Research and commentary

Improving transition for young people with cerebral palsy

Transition from child to adult healthcare services remains problematic and variable between health boards and can be distressing for families.

Transition from child to adult healthcare services remains problematic and variable between health boards and can be distressing for families.

Wright AE, Robb J and Shearer MC (2016) Transition from paediatric to adult health services in Scotland for young people with cerebral palsy. Journal of Child Health Care. 20, 2, 205-213.

Background

Transition from child to adult healthcare services remains problematic and variable between health boards and can be distressing for families. An area in need of improvement is co-ordination and communication between health services and educational, social services and adult health services.

Aim

To explore the perceptions of community paediatricians in Scotland of services for young people with cerebral palsy who move from child to adult services and identify how care could be improved.

Methods

Semi-structured interviews were conducted with consultant community paediatricians (n=9), associate specialist community paediatricians (n=2), GP (n=1) and physiotherapist (n=1) from across 12 Scottish health boards. Interviewees were asked to describe the process of transition for young people with cerebral palsy, identify strengths and areas in need of improvement. Interviews were recorded and transcribed verbatim before using framework analysis. 

Findings

Nine themes were identified, eight of which are described in the paper.  In summary, themes focused on the transition process, adult services and impact on young people and their families.  Transition services were not synchronised between services (young people with cerebral palsy may be under the care of multiple specialities), in some cases transition was well co-ordinated, but the differences in health care between child and adult care created concern for families. Healthcare professionals in this study mainly reported families’ concerns as focusing on inconsistency in consultant led reviews, reduced therapy and reviews led by a psychiatrist rather than a community paediatrician for those with a learning disability.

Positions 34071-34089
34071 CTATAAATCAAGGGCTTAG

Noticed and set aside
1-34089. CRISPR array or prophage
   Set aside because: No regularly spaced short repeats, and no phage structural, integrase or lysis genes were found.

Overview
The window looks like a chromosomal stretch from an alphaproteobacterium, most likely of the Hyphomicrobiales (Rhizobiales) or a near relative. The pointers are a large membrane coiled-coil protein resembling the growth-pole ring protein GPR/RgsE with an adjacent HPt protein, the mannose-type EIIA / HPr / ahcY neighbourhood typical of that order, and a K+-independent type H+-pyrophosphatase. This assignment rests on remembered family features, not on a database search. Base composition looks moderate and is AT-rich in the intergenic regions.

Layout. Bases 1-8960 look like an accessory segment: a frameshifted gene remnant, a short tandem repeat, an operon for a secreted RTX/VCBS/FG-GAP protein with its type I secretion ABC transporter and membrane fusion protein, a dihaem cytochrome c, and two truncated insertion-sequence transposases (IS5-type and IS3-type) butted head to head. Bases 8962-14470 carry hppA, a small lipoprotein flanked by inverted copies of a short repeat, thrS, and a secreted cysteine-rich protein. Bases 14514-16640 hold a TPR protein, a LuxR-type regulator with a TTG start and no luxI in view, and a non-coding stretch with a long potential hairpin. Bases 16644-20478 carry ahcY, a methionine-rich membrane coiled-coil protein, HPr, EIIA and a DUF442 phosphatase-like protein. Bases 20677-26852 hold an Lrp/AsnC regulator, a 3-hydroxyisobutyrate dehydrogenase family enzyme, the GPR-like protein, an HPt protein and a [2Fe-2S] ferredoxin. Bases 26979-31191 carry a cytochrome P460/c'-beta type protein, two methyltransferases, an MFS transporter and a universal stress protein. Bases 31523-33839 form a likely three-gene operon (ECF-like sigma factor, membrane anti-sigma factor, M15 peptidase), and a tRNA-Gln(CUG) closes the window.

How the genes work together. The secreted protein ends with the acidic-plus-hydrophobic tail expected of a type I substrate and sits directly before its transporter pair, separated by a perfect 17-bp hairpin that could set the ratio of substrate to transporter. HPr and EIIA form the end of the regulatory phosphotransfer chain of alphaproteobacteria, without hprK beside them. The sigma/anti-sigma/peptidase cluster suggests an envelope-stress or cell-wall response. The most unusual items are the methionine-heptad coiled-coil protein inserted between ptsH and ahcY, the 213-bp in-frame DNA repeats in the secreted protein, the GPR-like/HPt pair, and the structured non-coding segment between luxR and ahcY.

Co-ordination and communication between all agencies, a transition nurse linking professionals, transition clinics and increased awareness in adult services of the needs of young adults were some of the aspects identified as needing improvement.  

Conclusion

The study highlighted wide variation in transition services between and within the 12 health boards.  Multiple and separate transition services were experienced by families across health, education and social care agencies with limited sharing of information and co-ordination.  The study recommends that any improvements in transition depend on major changes to adult services.   

Commentary

Co-ordinated and individualised transition planning for young people with complex needs  

Effective transition services for all young people with a long-term condition enables their learning to self-care and partnership with healthcare professionals to develop and  maintain healthy behaviours into adulthood (Viner 2008).  For young people with cerebral palsy or a learning disability, who may require multiple specialist services, transition can be more complicated.